paddyann Thu 08-Aug-19 11:01:02

we have a drawer with cash in it gillybob and our AC know its there if they have an emergency.Saves them the embarrassment of asking.Its always put back ,sometimes with a bit extra so if its needed again they dont feel so bad.Their dad my husband has always been fantastic at all things financial so they feel they're letting him down when they run out before th end of the month.
Strange really because we've always told them about the time we lived on toasted cheese for literally 3 years with a bit of bacon on top if we'd a wee bit extra cash that didn't have to be directed back into the business.Its good to remember that everyone can have tough times and not look down on them for it.

Daisymae Thu 08-Aug-19 11:01:06

It's the only decision and definitely the right one. Don't feel bad, it's incredible that she has the front to ask in the first place.

M0nica Thu 08-Aug-19 11:01:53

Just because someone is your sister is no reason to throw caution to the winds. Nobody should ever lend further money to someone who hasn't repaid a previous loan, whether it is a sister, brother, mother or aunt.

The fact that she earns more than you is the best reason ever for not lending her money.

All of us at some time have to accept that someone near, and supposedly, dear to us, is a bad egg. It is best to bite the bullet (to mix my metaphors) and not waste precious time worrying about it afterwards. The time to worry is when you through good money after lost money because of some misguided sense of family loyalty.

Hetty58 Thu 08-Aug-19 11:12:47

Three of my children have 'borrowed' money from time to time. I've always said 'Have it, don't borrow it, I don't expect it back.' I think that's what a lot of families do.

My eldest has helped me out (in the same way) in the past, although I've only asked when absolutely desperate. Now that I'm retired, I'd only give if it didn't leave me short. There's no opportunity to do some overtime to make up the shortfall.

It's perfectly fine to say 'No, I can't afford it!' and they can ask somebody else.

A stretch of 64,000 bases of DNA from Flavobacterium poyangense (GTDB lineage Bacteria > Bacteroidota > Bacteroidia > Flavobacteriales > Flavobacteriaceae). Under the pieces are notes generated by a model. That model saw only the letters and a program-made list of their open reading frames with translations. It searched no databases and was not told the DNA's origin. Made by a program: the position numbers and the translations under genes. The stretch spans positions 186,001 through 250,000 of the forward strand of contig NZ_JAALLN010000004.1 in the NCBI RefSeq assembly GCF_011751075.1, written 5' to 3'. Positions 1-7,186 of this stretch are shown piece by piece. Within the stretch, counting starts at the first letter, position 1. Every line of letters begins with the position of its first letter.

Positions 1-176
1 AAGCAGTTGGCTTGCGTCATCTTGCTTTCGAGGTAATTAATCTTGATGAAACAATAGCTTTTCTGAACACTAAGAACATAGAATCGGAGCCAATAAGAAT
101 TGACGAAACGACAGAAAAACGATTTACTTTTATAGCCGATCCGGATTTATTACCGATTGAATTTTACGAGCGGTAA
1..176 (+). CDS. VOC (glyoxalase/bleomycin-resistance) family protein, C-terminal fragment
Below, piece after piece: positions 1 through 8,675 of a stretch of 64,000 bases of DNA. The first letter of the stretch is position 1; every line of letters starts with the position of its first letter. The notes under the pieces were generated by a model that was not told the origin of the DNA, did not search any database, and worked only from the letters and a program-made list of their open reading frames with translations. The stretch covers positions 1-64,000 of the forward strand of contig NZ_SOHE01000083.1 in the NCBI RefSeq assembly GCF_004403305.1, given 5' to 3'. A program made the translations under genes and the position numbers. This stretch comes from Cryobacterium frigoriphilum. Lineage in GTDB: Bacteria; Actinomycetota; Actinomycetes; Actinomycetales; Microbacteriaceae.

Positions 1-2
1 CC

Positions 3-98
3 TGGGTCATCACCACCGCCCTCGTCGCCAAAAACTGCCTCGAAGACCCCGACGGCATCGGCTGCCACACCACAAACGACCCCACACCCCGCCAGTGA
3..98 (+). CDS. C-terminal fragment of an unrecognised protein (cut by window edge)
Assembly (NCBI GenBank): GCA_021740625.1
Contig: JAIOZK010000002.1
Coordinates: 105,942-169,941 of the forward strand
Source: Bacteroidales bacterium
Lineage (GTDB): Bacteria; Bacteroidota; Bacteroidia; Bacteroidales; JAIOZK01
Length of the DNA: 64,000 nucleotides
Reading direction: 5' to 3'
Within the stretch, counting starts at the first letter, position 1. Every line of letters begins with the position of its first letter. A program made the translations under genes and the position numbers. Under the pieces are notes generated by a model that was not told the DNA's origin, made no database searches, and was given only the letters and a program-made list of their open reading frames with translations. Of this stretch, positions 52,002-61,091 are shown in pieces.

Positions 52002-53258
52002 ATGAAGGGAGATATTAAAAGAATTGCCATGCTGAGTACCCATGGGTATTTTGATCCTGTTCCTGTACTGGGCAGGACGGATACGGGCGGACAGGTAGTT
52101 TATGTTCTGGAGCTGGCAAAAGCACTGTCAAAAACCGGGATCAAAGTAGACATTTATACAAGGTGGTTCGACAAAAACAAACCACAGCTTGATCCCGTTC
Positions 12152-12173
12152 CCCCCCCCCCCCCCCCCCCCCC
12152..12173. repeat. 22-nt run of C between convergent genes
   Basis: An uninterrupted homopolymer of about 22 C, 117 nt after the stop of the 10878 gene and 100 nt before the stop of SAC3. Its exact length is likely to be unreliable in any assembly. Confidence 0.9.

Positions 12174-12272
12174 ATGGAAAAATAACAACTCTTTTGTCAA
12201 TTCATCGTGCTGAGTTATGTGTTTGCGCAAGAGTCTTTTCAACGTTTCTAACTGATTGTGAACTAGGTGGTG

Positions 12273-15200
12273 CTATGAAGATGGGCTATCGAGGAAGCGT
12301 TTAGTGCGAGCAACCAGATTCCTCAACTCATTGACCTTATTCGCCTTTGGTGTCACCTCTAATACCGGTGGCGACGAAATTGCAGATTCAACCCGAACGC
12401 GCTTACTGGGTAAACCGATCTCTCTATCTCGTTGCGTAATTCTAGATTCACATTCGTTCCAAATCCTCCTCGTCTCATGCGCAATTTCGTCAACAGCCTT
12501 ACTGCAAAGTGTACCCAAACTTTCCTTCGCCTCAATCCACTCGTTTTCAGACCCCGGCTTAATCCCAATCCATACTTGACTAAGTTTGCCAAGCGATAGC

Grannyknot Thu 08-Aug-19 11:13:39

Hi Fizzzers no need to feel bad for refusing to support someone else's poor budgeting ...


gillybob Thu 08-Aug-19 11:21:43

About a year ago my sister got herself into a right ( financial) mess . I wasn’t able to bail her out (we almost permanently live on an OD) and I had the awful task of asking my dad if he could help her out . I felt terrible even though I would have never asked for myself . He offered £800 and I asked how she should pay it back and he said “it’s pointless as she won’t be able to pay me back without getting back in the same mess again, just tell her to consider it a gift” ( I honestly thought he might’ve given me the same but he didn’t, silly me) He then suggested I meet him and we pay it into my sisters account ( easier said than done as paying cash into someone else’s account attracts a million questions) . Anyway we managed to sort it and when it was all done my dad turned round to me in the bank and said “that’s the bloody finish mind you”. I felt terrible and wished the ground would swallow me up as I felt that everyone in the bank thought he was giving it to me ! In fact , in the end I think HE even thought he was giving it to me . sad

I told my sister and she just laughed .

gillybob Thu 08-Aug-19 11:22:05

Ooops sorry for lack of paragraphs / spacing .

jaylucy Thu 08-Aug-19 11:22:51

No don't feel bad about it! She obviously has a big problem with budgeting and I'd guess that her husband isn't even aware or they are not as well off as you think they are!
Stick to your guns - anyone that leaves you in as bad a position as you were, relative or not needs to be taken to the CAB and given help with their finances!

Liz46 Thu 08-Aug-19 11:23:05

You did the right thing Fizzers. She has a cheek!

tinysidsmum Thu 08-Aug-19 11:25:42

I have bailed my grown up son out so many times, not been paid back either. I am now saying no and wish I had been stronger to do that years ago. It's not easy but I feel he has to sort his life out now.